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Thursday, Dec. 22, 2005

Completely useless objects

Artist Fukuyama's passion

Special to The Japan Times

It's 6 p.m., it's the end of the work day at a busy Kanda office block. OLs have been furiously tapping away at their keyboards, and connections have been made in the meeting rooms. Power players in their suits have been clinching make-or-break, win-win deals. Suddenly, the doors of the elevator open and out steps a half-naked man in a beetle outfit. He walks around nonchalantly, greeting everyone with a smile as a Cuban cigar dangles out the side of his mouth. Some people, genuinely amused, are laughing; others are aghast. What is this lunatic up to? For Masahiro Fukuyama, of course, it's art.

News photo
Masahiro Fukuyama's "Elegant Slave" (2005) SHINJI OTANI PHOTO

Fukuyama, 29, is a self-described trash/glam artist of "meaningless kitsch." Born in Kumamoto, western Kyushu, to a family of doctors, and schooled at the Tokyo National University of Art and Music and Benetton's coveted Fabrica design department, he makes a living as a designer but seemingly spends most of his time on his true passion: creating useless objects.

"I adore the futile and love to avoid making normal things -- the world would be a boring and inorganic place if only worthwhile things existed. My main interest is in making muda no mono [pointless things] and bakagaku [stupid furniture]."

Accordingly, his works include a coffin for the living, "Peanuts" (2000); a "cheap trip system" kaleidoscope (1998); "Animal Therapist" (2000), a gorilla chair that you hug; and various wearable insect armors -- the "hottest" of which, "Be a Man" (2002) was exhibited at the Tokyo Metropolitan Museum. A nice trick seeing that much of his work lampoons an art world that he describes as "a bunch of chin-stroking toss."

Often his pieces are gratuitously adorned and can take up to a year to make at the "cost of a small car." His anime-esque wolf armor, "Elegant Slave" (2005), has the satirical trappings of materialistic excess, such as fangs made of silver, a ruby tongue with a diamond stud and a golden erection.

"When people ask me what the point of my work is, there is no point. I am hoping to at least incite a reaction, though, basically to make you laugh, although a lot of the time people end up looking at me like I am capable of homicide, or alternatively pretend I don't exist. I have to admit some of the funniest reactions are those who absolutely don't get it."

Fukuyama believes his art is "medicine for the heart," and despite his works being elaborate affairs, they display a vulnerable charm and a desire to be acknowledged. Much of the art is actually the process of simultaneously making fun of and trying to get recognition in a stoic art world, rather than being simply the works themselves.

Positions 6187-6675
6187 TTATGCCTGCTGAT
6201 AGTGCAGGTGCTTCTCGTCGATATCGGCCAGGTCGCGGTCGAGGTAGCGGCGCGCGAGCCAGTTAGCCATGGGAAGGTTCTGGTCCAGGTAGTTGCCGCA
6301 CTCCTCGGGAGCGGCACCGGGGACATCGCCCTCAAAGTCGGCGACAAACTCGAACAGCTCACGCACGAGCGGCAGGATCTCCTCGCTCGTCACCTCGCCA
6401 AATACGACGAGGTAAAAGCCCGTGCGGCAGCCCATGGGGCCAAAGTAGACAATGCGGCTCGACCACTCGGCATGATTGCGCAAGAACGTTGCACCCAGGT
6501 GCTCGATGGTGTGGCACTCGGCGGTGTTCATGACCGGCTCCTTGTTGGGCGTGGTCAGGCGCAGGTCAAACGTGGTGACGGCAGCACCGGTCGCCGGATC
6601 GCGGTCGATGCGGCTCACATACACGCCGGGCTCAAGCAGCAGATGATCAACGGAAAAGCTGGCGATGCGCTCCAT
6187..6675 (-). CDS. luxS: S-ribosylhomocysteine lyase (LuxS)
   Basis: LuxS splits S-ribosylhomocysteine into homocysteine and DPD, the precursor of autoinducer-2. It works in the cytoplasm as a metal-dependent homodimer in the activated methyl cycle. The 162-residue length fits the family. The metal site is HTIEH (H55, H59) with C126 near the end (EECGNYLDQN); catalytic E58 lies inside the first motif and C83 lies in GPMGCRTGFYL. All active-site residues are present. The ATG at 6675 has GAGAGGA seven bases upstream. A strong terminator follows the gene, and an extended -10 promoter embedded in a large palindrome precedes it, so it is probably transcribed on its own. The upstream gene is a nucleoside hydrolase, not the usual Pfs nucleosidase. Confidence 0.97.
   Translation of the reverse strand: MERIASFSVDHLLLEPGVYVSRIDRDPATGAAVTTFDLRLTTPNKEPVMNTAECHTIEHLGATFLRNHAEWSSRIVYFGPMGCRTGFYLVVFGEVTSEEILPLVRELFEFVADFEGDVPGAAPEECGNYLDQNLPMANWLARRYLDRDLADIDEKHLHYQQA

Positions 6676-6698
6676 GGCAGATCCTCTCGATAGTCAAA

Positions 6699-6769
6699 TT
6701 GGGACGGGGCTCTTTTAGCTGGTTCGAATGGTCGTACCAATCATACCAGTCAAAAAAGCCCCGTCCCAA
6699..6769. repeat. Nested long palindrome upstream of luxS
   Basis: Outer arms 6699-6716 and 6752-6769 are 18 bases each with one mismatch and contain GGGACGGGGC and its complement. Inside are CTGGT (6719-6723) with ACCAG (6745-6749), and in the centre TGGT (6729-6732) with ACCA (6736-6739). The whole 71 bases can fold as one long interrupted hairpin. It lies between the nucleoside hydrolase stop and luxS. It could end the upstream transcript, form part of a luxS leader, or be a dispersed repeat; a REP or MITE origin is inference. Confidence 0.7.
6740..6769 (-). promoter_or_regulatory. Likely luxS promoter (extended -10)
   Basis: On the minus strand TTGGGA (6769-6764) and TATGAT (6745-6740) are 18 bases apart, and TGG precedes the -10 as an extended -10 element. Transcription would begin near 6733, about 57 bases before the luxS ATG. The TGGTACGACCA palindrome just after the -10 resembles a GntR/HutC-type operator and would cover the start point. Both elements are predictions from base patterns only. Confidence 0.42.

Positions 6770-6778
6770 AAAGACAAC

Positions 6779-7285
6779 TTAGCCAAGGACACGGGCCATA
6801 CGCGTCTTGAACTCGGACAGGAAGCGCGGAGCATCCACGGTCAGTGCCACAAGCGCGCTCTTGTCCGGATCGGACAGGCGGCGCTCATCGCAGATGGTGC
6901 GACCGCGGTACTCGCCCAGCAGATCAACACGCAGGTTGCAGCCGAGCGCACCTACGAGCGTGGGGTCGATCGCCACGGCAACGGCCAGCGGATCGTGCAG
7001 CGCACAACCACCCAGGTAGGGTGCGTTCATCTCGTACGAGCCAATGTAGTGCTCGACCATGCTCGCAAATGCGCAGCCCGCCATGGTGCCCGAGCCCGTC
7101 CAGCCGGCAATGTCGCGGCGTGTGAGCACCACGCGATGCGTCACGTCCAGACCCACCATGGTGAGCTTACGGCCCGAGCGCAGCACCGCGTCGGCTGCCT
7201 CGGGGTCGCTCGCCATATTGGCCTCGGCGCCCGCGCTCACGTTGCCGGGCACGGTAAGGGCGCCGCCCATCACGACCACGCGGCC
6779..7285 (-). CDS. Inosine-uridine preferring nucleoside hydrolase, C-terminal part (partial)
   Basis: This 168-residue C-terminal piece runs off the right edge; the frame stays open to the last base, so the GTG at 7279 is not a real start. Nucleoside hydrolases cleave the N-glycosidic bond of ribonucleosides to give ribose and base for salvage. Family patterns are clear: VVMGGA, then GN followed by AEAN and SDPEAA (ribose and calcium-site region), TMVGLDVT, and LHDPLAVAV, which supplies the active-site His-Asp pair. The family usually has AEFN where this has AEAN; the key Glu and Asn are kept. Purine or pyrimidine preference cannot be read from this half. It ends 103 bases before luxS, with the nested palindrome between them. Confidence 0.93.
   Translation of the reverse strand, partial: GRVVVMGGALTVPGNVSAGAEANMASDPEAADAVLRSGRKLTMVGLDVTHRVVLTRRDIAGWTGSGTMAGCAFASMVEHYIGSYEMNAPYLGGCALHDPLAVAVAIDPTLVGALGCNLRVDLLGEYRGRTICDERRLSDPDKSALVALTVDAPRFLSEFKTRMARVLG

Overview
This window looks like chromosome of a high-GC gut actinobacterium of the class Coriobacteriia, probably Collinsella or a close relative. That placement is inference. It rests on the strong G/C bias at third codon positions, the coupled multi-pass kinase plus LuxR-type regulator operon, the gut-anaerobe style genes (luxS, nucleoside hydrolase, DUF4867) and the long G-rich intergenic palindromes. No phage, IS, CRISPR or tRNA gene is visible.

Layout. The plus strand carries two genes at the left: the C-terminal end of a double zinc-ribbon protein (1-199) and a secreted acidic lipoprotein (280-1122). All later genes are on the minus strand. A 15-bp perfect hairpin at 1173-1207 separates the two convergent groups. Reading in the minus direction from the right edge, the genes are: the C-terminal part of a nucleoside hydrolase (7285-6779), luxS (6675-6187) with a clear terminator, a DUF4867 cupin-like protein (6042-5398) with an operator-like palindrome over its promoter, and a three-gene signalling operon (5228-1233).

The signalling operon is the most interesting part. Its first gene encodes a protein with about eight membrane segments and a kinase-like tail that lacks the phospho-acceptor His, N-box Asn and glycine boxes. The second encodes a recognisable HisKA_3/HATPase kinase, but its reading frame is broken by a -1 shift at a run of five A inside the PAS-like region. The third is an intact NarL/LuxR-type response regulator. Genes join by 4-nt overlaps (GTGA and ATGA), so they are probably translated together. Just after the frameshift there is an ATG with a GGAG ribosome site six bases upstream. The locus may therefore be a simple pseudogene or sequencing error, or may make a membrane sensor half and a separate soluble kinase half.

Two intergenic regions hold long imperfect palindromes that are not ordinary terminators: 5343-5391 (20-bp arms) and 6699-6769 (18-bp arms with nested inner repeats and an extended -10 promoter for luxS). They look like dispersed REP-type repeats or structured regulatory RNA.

News photo
Fukuyama wearing his piece "Be A Man" (2002); bottom: "Tokyo Stool" (2001), with retractable spikes PHOTOS COURTESY OF MASAHIRO FUKUYAMA
News photo

"Japan is an excessively difficult environment for artists, and it's common knowledge that many have to make it overseas before they are given credibility. So I went to Holland and Germany and displayed my works to a basically bourgeois audience at various galleries. I'm not too sure whether they were laughing with me or at me, but they were having fun.

"My family have gradually accepted what I do, but after displaying 'Be a Man' at my family's surgery, I had to find the piece a new home after it freaked out too many of father's patients. First they will look, curious, but then when they see the photo of me actually wearing it, they will cringe silently, and my dad will have to cover for me: 'Yes, well, my son is an artist. What can you do, ha ha . . . ' "

Then there is the problem of space. Upon returning home, where there are few affordable studios, he is having difficulties finding a place to house his children. "There is no space in Tokyo for my creations -- I'm having to resort to looking for buyers. The last piece I sold, for 500,000 yen, was one of my armors, 'Okina Yoroi [Old Man's Armor].' Actually my sponsor bought that one straight out."

So what can we expect next from the doctor of laughter?

"I'm thinking of making a turd from moonstone and selling it to yuppies, as they will pretty much buy anything as long as you market it cleverly enough. Look at Louis Vuitton in Japan. I was explaining this at a press conference in Amsterdam, but instead of laughing like any normal human, you could see everyone trying to analyze this: 'But what does he mean?' There was a general air of disapproval.

"I'm also thinking of making an insect armor for women -- out of glass. Then, while wearing this, I want to be photographed in the windows of Amsterdam's red-light district while smoking grass and politely refusing potential clients' proposals."

To see more of Fukuyama's work, visit his Web site at www.fukujiru.com or his agency's at www.enterthemothership.com
Fukuyama will have a performance installation at the Cocoon Club in Frankfurt, Germany, in 2006. For more information, visit www.cocoonclub.net

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